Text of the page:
The Lebanese Civil War Synthesis

April 13th marks the anniversary of the Lebanese Civil War.

On this day, most Lebanese repeat the phrase: “let it be remembered but not repeated”.

As part of my understanding of that phrase, I decided to write up one one of the civil war incidents that touched my family deeply. My uncle was shot and his cousin killed on the same day, April 2nd.

I wrote the story in three parts. And I hoped that they would show what one Lebanese family went through on one one day of the war that lasted for over 15 years. I did not mention extra details about the political parties involved in my story: who was bombing, who was defending… because I wanted to show the Civil War as not a period where some people were right and others were wrong. It’s a period where the Lebanese person, as a whole, got hurt, deeply. It’s a period where Lebanese families were torn and the country was ruined – regardless of religion and sect and political affiliation. You can read the story here: part 1, part 2 and part 3.

Today marks the 36th anniversary for the civil war, which started on April 13th 1975 with the Ain Remmaneh Bus incident. Some people actually believe the bus incident was the main cause for the war. But that is not true. If anything that incident was only the face of a much deeper divide on a country that praises itself for its richness and diversity.

I have not lived through the civil war. So my personal understanding of whatever took place is rather limited. Nor do I want to know too much because well, it is time that we, as a society, move forward from the wounds caused by that era.

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Lebanese Civil War Stories – Part 3

Continued from Part 2.

Saint George’s Hospital was packed. Simon’s mom looked at the multitude of strangers in front of her. They were all in agony. The mothers that had lost sons, the wives that had lost husbands…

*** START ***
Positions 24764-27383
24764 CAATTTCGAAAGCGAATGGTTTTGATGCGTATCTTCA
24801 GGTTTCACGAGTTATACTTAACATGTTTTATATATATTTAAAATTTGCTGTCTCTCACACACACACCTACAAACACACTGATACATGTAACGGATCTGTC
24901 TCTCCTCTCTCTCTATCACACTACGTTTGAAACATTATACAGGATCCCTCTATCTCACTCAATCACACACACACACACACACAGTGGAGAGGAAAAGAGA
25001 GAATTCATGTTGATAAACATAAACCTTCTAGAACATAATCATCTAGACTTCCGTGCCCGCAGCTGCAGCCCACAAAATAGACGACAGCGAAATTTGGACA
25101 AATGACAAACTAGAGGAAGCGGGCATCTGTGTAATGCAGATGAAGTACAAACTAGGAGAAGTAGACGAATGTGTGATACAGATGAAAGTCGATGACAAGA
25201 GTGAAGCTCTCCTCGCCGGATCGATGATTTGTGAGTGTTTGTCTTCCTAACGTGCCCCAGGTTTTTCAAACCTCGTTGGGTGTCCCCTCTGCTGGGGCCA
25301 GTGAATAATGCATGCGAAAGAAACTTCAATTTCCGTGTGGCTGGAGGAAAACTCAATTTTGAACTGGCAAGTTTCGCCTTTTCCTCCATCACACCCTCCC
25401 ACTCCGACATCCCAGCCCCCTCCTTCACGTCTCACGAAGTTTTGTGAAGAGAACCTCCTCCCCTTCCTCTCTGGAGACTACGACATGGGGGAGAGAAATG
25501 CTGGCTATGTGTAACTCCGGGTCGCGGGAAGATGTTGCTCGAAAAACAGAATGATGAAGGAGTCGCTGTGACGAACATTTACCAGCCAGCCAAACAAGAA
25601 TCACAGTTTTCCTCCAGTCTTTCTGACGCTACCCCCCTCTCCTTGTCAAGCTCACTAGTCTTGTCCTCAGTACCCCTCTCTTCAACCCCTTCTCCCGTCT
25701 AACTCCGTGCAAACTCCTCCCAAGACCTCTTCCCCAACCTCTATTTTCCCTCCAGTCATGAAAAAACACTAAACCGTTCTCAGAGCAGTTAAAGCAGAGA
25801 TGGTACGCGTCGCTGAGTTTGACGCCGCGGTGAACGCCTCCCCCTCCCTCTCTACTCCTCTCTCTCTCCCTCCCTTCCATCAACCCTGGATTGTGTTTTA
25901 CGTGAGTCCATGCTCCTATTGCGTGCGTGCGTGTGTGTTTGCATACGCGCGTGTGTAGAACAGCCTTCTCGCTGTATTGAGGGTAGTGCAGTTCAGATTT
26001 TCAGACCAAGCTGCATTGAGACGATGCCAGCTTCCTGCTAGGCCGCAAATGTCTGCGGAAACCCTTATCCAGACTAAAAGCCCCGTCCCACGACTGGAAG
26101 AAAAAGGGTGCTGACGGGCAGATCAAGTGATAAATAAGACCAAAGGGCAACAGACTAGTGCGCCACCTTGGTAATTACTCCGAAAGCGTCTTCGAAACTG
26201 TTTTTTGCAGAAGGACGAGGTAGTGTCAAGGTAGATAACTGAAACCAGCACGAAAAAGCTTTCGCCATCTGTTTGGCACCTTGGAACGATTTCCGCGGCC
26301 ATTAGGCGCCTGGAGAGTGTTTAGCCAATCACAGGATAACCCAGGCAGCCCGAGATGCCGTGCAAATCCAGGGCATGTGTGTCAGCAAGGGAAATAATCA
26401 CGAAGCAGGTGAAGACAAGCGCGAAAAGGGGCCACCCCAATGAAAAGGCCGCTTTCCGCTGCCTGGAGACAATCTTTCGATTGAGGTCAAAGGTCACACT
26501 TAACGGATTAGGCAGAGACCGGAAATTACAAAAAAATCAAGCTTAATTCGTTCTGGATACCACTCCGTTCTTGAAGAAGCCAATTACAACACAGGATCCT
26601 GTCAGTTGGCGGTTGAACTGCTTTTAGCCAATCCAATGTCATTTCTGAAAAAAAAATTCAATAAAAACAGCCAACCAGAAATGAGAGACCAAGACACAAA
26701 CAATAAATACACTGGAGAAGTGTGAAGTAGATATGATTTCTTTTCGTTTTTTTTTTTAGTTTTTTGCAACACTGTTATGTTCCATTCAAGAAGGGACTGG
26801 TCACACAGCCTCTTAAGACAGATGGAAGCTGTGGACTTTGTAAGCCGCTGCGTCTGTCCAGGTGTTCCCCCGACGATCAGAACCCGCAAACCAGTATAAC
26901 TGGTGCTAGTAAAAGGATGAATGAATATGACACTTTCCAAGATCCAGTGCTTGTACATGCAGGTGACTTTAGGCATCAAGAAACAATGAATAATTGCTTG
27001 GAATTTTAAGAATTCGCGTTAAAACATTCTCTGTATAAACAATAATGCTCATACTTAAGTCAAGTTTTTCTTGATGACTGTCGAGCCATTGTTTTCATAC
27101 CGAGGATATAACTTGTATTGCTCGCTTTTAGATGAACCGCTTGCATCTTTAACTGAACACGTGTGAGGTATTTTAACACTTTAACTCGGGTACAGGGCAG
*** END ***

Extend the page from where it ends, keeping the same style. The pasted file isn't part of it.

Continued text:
She was asked to come down to the hospital. She didn’t know why but she felt it was odd that her sons hadn’t come back home yet. But for all she knew, they were hiding out at some relative’s house.

On her way there, she had heard how her brother-in-law’s son, my uncle John, was hit and taken to the Geitawi hospital. She knew his condition wasn’t severe. But why was she in Saint George’s hospital?

She looked around. Strangers. There wasn’t any face she recognized. And somehow, she couldn’t even connect to their pain. So she sat there, in the waiting room, waiting for God knows what.

But then she noticed the whispers. Why were the people there looking at her through sad eyes, breathing out worried words she couldn’t comprehend with their tired mouths.

And suddenly she felt there was something she didn’t know. And she started to get worried. Her sons hadn’t gotten home. Her oldest son, George, had gone to get his sister from school. Her son Simon had supposedly also gone to do the same thing.

Why weren’t they back yet? They should have been back when she left the house. Something must have happened to them…

And like every concerned mother, her train of thought took her from being in a relatively comfortable state to a mental wreck.

One of the doctors ran in front of her. She stood up and shouted “take me to your morgue”.

The doctor stopped in his tracks. He turned around and looked at her. “My sons are in your morgue. I need to see my sons”.

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